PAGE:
Commercial Farmers Union of Zimbabwe

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Ex-farmers target Zimbabwe’s UK assets

Ex-farmers target Zimbabwe’s UK assets

http://www.newzimbabwe.com

31/10/2012 00:00:00
by Staff Reporter

A GROUP of white former commercial farmers forced off their farms under 
Zimbabwe's land reforms have approached the UK government in a bid to have 
seized Zimbabwe assets used to pay their compensation.

The eleven families believe the UK treasury is holding Zimbabwe assets 
seized after sanctions were imposed against the country more than a decade 
ago.

They also claim to have sent a 2,500-signature petition to foreign secretary 
William Hague protesting EU plans to lift the sanctions at its next review 
of the measures.

One of the farmers, Timolene Tibbett, 56, said they would not rest until 
they get “justice" from President Robert Mugabe’s government.

“I can promise the Zimbabwean government we are not going away,” Tibbett 
told the London Evening Standard.
“We are going to be on their toes until we see that justice is done and we 
get paid - we have a good case. I’m sure we will win.”

She said a court awarded them more than $22 million compensation in 2009 
adding the figure has since risen to $30 million due to interest.

At the time, the Zimbabwean Government agreed to settle the debts, but three 
years on the money remains outstanding.
Now been reduced to living in a small flat in Harlow in Essex, the former 
equestrian competitor says the stress of the ordeal led to her husband’s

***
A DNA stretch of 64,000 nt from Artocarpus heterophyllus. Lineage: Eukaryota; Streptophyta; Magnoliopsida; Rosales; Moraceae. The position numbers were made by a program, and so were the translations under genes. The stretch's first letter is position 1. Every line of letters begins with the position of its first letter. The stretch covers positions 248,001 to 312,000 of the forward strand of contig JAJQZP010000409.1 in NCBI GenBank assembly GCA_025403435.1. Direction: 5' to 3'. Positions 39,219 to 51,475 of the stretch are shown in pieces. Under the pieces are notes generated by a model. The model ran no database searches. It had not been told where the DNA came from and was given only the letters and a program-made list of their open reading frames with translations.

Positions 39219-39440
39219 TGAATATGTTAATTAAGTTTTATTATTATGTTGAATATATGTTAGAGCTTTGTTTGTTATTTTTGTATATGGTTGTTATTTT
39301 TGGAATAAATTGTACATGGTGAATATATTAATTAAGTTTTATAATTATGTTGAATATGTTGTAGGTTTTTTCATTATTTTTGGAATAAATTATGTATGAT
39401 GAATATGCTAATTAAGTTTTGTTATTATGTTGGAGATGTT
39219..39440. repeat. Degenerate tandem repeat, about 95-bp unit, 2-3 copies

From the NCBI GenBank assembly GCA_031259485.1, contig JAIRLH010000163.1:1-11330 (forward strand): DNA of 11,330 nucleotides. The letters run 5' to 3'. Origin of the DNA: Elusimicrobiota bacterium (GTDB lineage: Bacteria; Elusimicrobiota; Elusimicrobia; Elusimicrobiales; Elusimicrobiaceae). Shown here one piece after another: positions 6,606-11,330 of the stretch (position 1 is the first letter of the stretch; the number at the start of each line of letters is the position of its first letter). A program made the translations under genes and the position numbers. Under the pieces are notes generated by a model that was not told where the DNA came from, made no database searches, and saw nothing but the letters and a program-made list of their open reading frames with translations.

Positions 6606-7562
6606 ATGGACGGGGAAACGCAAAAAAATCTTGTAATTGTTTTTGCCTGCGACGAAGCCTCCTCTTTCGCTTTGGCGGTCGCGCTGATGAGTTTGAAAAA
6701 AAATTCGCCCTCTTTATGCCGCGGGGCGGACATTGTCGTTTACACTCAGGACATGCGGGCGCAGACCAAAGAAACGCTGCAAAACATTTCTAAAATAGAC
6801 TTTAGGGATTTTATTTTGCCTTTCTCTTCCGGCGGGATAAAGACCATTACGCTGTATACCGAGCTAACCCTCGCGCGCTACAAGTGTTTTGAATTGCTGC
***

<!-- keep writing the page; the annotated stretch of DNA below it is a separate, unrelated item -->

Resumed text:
premature death.

“It’s extremely difficult. I have no friends and very few family here. I 
have a couple of relatives, but my children are not here with me. They are 
scattered all over. Life has changed drastically, dramatically for me,” she 
said.

Recalling the build-up to her family’s eviction, Tibbett said: “There had 
been lots of intimidation of our workers and a neighbour of ours who was an 
opposition supporter was murdered.

“The War Veterans came to the farm, they got near the house and demanded 
certain things. There was chanting, shouting and screaming.

“We stuck it out for about three weeks, watching and listening to them.
“Finally, my husband said he could not stand to watch the family’s 
livelihood and that of all our workers being allowed to die - it was very 
frightening.”

After being forced to leave their land in the Macheke district, which they 
had worked since 1986, the penniless family fled to Harare to try to set up 
a business, but times were hard.

Tibbett’s husband later travelled to Nigeria for work, coming home every 
couple of months to see his wife, but the stress became too much and in 2008 
he died from a perforated ulcer, aged just 50.

After a brief spell in South Africa, Timolene returned to the UK last year.

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